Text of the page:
Stone3 Dual USB Powerbank
Works with: iPad, iPhone, iPod, BlackBerry, plus various other phones and tablets
Works with: iPod, iPhone, most smart phones, and other small devices
We use our iDevices on a regular basis: reading and sending email, checking our Facebook page and Twitter stream, searching for driving directions or the closest pizza parlor. As a result the battery drains quicker than we’d like. A spare battery pack would be quite a useful purchase. I was recently sent two battery packs for review. The first one is the Powerocks Stone3 Dual USB Powerbank.
According to the Powerocks web site, the Stone3 has a large capacity battery of 7800mAh, can fully charge two devices at the same time, and has over 500 charging cycles. This, I thought, will be fantastic. I can bring one battery pack on trips and charge both my iPhone and iPad at the same time. The plan was to bring it with me on my Florida vacation this past March.
As they say, the best laid plansâ€¦.
First, the Stone3 uses an included micro USB cable and takes forever to charge. At least it seems that way. It needs at minimum eight hours to fully charge. Okay, that can be done overnight. Not a big deal. The letters on the Stone3 flash as the brick is charging, and stops when charging is complete. As the Stone3 is used, each letter, from right to left, goes dark to show power is used up.
Here’s where all the problems began. Once the brick was charged I attached it to my iPad. There’s an on/off button on the Stone3 but it’s hard to tell when the brick is on or off when it’s not plugged in to anything. As soon as it starts charging the brick immediately loses power; three letters are no longer on. In less than three hours the brick is empty, and my iPad isn’t fully charged.
Let me give you an example: at 7:36AM my iPad’s battery is at 28%. The Stone3 is only 66-77% full after charging for over twelve hours. At 8:12AM the iPad is at 37%, and the Stone3 is down to one letter lit up, less than 22% capacity. I went out for a little while and was home at 11AM. The iPad stopped receiving juice at 64%. The Stone3 was dead.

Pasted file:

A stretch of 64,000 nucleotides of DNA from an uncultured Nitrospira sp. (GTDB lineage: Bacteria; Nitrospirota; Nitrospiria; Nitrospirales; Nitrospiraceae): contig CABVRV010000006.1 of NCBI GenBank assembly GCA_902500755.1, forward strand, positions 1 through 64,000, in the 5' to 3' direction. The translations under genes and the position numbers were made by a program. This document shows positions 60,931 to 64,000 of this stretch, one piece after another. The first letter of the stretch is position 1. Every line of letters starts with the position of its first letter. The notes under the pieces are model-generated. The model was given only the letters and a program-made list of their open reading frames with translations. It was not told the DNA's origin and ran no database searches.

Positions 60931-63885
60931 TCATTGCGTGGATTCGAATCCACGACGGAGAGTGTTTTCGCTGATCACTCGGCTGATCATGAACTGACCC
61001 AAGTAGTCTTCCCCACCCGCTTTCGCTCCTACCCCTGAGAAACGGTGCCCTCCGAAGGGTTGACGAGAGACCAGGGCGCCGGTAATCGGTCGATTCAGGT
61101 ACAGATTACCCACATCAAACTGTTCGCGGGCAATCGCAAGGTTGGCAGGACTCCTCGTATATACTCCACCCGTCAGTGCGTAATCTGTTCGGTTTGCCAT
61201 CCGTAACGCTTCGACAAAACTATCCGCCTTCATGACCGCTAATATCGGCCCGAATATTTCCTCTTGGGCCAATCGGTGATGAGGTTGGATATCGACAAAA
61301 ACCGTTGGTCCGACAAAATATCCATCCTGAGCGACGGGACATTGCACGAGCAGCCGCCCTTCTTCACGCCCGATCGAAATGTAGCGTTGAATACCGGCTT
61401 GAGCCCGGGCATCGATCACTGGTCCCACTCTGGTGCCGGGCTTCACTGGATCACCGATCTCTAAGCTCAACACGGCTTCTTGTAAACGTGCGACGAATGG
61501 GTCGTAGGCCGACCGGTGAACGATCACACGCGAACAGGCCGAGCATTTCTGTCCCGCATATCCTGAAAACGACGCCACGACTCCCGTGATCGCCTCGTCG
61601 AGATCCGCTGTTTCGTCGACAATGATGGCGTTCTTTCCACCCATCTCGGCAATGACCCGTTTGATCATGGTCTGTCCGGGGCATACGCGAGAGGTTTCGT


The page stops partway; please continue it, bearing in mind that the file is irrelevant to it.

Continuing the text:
I tried time and time again. Powered the Stone3 through my MacBook, a wall outlet with USB portâ€”same results. Took a really long time to charge and very little time to run out.
I can’t recommend the Stone3 Dual USB Powerbank. There are plenty of other options for the same or less money that do what they’re supposed to doâ€”fully charge your device.
The Magic Cube, on the other hand, is a 6000mAh powerhouse. Small in size but a bit heavy, the Magic Cube performs as advertised. It receives power through a built in USB cable that attaches to a computer or iPhone power charger. There’s a micro USB cable for output, as well as a USB port. Four blue LED lights indicate how much power is left.
Like the Stone3 Dual USB Powerbank, the Magic Cube takes many hours to fully charge. Unlike the Stone3, the Magic Cube holds the charge for many days. For three days in a row I was able to fully charge my iPhone 4S from under 35% before the Magic Cube needed recharging. How long did it take for my iPhone to go from 35% to 100% battery? Less than three hours.
There are two things that concern me, though, with the Magic Cube. The USB cable is very short. If the Magic Cube is connected to a wall outlet it dangles. I’m afraid of the cable snapping off or wearing out. Connecting the Magic Cube to a computer where it can lay on a table is the safest option, but not always the available option.
Second, the USB port is very tight. Again, I’m afraid of the USB cable I’m trying to pull out of the Magic Cube will snap or somehow be destroyed. I’m glad the connection is secure, but not at the expense of possibly ruining a cable.
Bottom line: the Magic Cube works well and holds a charge for many days. That said, there are alternatives that do the same thing for less money.
MyMac.com Review Rating: 7 out of 10